Even though the intent remains the same (ie. both parties agree not to make a claim on each other’s super as per clause 3 of your Agreement), each party still needs to be informed as to what that super actually is. Under the Family Law Act in order for this clause to be binding, you both need to actually disclose your super value to the other party, so you are making a fully informed agreement, otherwise it leaves the Agreement open to a challenge later on if either party changes their mind.
Even though these Agreement are binding, a Court does have limited powers to set them aside. One of the circumstances a court may set aside a Financial Agreement is if the Agreement was obtained by fraud – in this case, fraud includes non-disclosure of material matters.
Due to the binding nature of these types of Agreements, the Act attempts to ensure that each party is fully informed of all the material facts before they bind themselves to the Agreement and in doing so, giving up certain of their rights to apply to the Court for a property settlement. The Act goes to lengths to ensure that in a property settlement by way of a Financial Agreement, neither party hides or misrepresents the true value of assets and each person is fully informed of all material matters before entering into the Agreement.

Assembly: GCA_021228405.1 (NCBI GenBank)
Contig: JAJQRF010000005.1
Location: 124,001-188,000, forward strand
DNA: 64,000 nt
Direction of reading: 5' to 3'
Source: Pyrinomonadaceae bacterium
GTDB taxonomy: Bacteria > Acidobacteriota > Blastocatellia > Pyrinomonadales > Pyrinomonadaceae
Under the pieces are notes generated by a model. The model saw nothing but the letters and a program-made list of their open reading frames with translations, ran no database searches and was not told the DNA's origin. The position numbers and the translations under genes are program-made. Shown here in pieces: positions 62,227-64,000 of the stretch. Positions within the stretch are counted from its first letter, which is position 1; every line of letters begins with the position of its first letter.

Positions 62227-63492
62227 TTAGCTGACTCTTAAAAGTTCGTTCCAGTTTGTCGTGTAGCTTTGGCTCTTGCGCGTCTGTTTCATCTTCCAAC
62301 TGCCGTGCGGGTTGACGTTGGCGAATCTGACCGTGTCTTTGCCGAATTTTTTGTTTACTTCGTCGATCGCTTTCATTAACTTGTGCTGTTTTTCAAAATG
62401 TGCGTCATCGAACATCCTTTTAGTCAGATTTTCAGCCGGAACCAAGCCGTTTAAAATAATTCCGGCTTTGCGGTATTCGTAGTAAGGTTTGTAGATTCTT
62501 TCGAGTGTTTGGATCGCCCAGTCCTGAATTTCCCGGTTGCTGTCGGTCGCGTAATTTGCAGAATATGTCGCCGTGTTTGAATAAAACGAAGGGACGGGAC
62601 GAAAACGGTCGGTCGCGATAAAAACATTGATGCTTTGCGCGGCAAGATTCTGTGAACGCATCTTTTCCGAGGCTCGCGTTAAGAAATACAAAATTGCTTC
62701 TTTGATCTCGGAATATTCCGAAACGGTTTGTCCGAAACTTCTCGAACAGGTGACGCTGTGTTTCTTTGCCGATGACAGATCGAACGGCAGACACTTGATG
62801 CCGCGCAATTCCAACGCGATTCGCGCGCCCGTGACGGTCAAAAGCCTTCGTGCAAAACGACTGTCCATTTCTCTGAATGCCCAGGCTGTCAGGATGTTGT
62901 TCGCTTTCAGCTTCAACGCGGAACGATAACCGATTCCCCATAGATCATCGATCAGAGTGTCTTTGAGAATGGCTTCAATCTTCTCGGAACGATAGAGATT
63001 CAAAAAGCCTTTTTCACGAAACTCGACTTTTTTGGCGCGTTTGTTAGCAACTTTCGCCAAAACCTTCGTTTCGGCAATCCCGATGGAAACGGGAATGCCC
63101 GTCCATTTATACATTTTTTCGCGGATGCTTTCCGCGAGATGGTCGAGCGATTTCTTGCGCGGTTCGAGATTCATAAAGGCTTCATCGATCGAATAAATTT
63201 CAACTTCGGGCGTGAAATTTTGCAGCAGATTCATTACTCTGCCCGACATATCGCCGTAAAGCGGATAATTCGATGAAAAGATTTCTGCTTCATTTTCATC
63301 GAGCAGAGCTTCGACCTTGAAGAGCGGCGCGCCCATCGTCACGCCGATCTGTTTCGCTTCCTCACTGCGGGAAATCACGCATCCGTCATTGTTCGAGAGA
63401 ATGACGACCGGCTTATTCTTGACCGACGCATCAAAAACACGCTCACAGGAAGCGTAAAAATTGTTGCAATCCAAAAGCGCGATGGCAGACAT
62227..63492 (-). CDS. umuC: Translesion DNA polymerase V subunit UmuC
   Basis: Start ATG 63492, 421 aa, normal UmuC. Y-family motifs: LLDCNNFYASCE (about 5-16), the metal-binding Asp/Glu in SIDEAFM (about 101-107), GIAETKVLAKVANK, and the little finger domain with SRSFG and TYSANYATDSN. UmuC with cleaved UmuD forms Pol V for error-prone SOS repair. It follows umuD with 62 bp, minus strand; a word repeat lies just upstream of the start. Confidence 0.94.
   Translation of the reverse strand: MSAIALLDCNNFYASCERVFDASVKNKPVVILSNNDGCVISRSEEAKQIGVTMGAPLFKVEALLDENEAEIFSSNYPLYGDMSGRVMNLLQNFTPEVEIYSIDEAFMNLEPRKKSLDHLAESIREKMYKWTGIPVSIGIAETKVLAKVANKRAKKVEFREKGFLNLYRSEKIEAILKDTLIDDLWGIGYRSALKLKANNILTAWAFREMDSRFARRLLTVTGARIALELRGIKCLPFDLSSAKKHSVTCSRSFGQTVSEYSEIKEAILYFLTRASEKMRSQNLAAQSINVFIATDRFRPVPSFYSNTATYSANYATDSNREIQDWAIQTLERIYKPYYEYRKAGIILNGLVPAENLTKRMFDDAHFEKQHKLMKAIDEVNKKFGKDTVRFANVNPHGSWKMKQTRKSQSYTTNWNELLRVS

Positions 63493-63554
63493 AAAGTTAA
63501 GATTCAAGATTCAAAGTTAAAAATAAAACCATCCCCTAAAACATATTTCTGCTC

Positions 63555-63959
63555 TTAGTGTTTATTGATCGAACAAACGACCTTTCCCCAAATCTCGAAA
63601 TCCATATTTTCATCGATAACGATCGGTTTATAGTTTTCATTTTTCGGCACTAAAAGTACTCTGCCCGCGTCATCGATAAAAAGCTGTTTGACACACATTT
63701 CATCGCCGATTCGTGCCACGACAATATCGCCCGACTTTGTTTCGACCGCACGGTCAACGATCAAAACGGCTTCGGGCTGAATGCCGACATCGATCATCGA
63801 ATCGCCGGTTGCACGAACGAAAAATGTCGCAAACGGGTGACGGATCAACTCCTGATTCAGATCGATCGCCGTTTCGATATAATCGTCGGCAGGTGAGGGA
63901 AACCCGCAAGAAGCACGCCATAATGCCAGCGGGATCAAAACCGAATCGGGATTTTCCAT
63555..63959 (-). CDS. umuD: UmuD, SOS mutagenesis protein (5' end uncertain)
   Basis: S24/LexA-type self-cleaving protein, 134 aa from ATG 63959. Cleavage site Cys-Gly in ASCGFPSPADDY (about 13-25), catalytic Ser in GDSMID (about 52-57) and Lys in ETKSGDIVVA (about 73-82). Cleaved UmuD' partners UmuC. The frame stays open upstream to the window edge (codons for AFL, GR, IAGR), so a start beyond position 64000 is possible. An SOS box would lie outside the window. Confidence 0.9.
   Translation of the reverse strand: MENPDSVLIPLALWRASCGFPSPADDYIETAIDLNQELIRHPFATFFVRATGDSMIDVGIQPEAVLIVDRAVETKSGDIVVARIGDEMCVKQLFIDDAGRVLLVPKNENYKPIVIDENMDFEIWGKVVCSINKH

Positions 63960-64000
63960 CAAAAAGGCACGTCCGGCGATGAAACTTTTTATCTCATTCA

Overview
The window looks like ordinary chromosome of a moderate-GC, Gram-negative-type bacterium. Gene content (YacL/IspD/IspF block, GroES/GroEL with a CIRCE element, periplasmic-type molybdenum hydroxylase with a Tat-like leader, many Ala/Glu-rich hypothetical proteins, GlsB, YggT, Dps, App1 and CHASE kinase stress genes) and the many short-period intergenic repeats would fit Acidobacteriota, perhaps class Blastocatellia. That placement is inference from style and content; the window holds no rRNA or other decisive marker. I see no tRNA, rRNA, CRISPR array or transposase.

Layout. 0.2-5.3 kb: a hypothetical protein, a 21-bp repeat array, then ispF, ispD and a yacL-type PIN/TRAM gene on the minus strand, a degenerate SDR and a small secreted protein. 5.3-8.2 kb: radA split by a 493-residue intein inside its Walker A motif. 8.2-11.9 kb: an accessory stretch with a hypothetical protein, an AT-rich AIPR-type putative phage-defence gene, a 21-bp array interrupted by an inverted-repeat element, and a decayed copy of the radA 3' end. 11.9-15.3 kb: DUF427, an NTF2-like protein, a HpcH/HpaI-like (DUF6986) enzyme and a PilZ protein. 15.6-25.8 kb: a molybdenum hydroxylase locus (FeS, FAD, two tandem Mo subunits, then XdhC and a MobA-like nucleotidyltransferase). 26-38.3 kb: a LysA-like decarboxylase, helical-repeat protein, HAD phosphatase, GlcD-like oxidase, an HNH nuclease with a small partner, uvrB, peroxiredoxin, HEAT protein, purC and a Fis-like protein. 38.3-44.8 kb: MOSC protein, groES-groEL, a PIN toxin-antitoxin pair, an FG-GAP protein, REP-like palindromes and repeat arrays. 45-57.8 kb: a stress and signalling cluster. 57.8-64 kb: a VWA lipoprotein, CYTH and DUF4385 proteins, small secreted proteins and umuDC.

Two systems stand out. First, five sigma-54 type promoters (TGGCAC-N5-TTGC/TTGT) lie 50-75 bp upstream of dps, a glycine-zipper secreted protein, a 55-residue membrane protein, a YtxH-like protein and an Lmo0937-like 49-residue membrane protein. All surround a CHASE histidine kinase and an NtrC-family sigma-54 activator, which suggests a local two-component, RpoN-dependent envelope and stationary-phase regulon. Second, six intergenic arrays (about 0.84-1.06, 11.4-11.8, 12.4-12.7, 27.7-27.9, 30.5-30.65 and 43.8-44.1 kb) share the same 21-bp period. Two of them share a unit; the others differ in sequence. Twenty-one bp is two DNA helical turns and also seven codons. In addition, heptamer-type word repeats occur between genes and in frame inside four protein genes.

So even though you may agree in principal, without complying with your disclosure requirements, you will inadvertently leave your Agreement open to be challenged if either party decides to do so, in the future. As you are going through the time and expense of getting the binding paperwork organised, it makes sense to make sure it is done properly in accordance with the standards laid out in the Act, so it can’t be challenged on a technicality later.
Full disclosure of the pool of assets is also necessary to enable your solicitor to fully advise you, as they are required to do under the Act, particularly, on the “advantages and disadvantages” of making the Agreement and the impact on your rights of making the Agreement. They cannot advise fully if they don’t know what the assets or part of the assets, are. I hope this helps to explain this subject.
There is more about this issue in your Users’ Guide, and your solicitor (when you access the Legal Review Package ) will be able to explain it further.